March 1, 2011
As regular readers will know, we participated in the Startup Showcase at O’Reilly’s Tools of Change for Publishing conference a couple of weeks ago. It was pretty overwhelming: we picked up some great information, met a lot of interesting people, renewed old acquaintances, and received tons of positive feedback. Some observations (warning, may include significant randomness):
- Starting conversations with “We’re an open source college textbook publisher” is a great way to grab people’s attention these days. More on our OER effort coming soon.
- Said the CEO of another textbook publisher: “I know you…you’re the guys who quit math.” Thanks for reading our blog!
- The mix of companies at the Startup Showcase was interesting. Some were disruptive, but most were enabling technologies. Overall, it was the right combination for an event such as this one. The audience was fantastic: we were pleased to learn that there were a couple potential authors in the crowd, too.
- Our favorite bit of advice came from media entrepreneur and investor Linda Holliday, who said “Your mix of free and revenue-generating content is a dance you do with your customers.”
- If you weren’t able to make the conference and want to check out some of the presentations, here they are. This conference really is the bleeding edge of the industry. We’re smarter just for having been in the building.
Finally, we were presenting opposite the Westminster Dog Show. Fluffy dogs are hard to compete with. As we headed back to Boston, we saw a bunch of them outside of Penn Station…
September 3, 2010
It’s Friday, and here’s what I learned this week. Hope you’ll share what you learned with us, as well.
- Daytona State College is moving to an e-book-only model starting in January, 2011. Students will no longer purchase “textbooks” for their courses, but will instead pay a “digital materials fee” to Daytona State for the use of the e-books the school has licensed from the various publishers. Significant? You bet. Academics will still control book selection, but pricing and delivery now fall squarely into the per-course cost model used by the for-profit institutions like DeVry and University of Phoenix. Guess who’s not happy about the new deal? That’s right…the campus bookstore.
- On a related note, our friends at fellow “upstart publisher” Flat World Knowledge are doing something similar at Virginia State University in the business school, although they’re trying a purely “free” model.
- Coincidentally, 5 Cal State campuses signed licensing agreements with the Big Publishers this week for all-digital course materials. In this scenario, however, students make the purchase through the campus bookstore.
Sensing a trend here? Do you think initiatives like these will result in lower textbook prices for students over the long term? Is this disruption, or just a new edition of the same old model?
Your comments are welcome and appreciated.
August 27, 2010
It’s Friday…time for another edition of “What Did You Learn This Week,” where I drop a couple of quick hits on you, and ask you to do the same.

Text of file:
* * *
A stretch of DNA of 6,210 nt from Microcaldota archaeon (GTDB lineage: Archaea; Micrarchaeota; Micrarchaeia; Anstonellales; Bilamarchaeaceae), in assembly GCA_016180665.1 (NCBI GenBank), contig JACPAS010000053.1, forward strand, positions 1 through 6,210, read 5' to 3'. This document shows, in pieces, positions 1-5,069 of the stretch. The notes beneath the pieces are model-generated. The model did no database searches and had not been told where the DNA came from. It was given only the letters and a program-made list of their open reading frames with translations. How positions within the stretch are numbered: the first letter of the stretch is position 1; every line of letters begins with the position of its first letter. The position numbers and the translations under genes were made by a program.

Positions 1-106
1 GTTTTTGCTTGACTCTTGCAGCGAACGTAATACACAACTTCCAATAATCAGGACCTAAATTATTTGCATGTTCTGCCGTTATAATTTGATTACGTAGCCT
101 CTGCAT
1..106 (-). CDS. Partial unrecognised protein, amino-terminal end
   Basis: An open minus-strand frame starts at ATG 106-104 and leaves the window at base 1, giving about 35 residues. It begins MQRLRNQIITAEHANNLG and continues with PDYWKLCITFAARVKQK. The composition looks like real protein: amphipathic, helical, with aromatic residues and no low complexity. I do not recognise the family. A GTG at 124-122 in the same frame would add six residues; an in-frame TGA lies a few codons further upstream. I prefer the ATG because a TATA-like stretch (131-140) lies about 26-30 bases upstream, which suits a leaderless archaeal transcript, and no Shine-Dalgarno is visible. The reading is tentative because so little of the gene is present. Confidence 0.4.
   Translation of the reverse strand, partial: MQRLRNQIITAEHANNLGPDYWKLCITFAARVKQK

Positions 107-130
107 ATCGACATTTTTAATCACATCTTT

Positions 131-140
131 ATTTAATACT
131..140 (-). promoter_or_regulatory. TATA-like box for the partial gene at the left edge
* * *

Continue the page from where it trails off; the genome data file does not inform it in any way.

Here’s what I learned this week:
- That there have been more than 300 million downloads from iTunes U, Apple’s education-related portal that’s a part of the iTunes store. Draw your own conclusions. My conclusion is that we’re definitely on the right track with this little publishing company idea.
- In addition to making it legal to jailbreak your iPhone, the Library of Congress has also given you the legal right to hack your e-books. Check out item 6 at the bottom of the notice. Note to self, don’t spend a whole lot of money on DRM at the moment.
- What’s next, single-use versions of e-books that disappear when you shut off the device you’re using to read them? (University of Michigan Press announces e-book rentals.)
What did you learn this week? We need your comments and feedback, so please post up your own items.
August 20, 2010
It’s Friday, and time to share some quick things I learned this week:
- Educators are dreaming up some pretty creative ideas for using technology to free up more time for personal instruction in large intro courses;
- Advertisements are coming to an e-book near you, sooner rather than later;
- One management prof at Texas Tech replaced his “boring” textbook with a graphic novel and saw student success rates increase significantly;
- And finally, the University of Phoenix is once again under fire for recruitment practices.
August 17, 2010
A survey done recently by ReadWriteWeb indicates that educators are spending a lot of time thinking about the roles and uses of popular technologies in the classroom. While it’s clear that a couple of the things that made the top 5 on the list are still in the “nice to have” category (I’m not sure I can see many school districts springing for iPad or Android tablets at this point), it’s heartening to know that teachers from the elementary school ranks all the way up through those in higher education are actively envisioning the future of the learning experience.
In a lot of ways, this makes our job as a publisher harder, because it forces us to pay very close attention to what our customers are doing, and, by extension, to what they want (or will someday want) from us. It also makes our job more rewarding, knowing that we’ll have a genuine opportunity to contribute to the intersection of technology and learning.
July 25, 2010
The Connecticut state university system announced yesterday that bookstores at Eastern, Western, Southern, and Central Connecticut State Universities will offer students a textbook-rental program designed to help curb costs and comply with the Higher Education Reauthorization Act.
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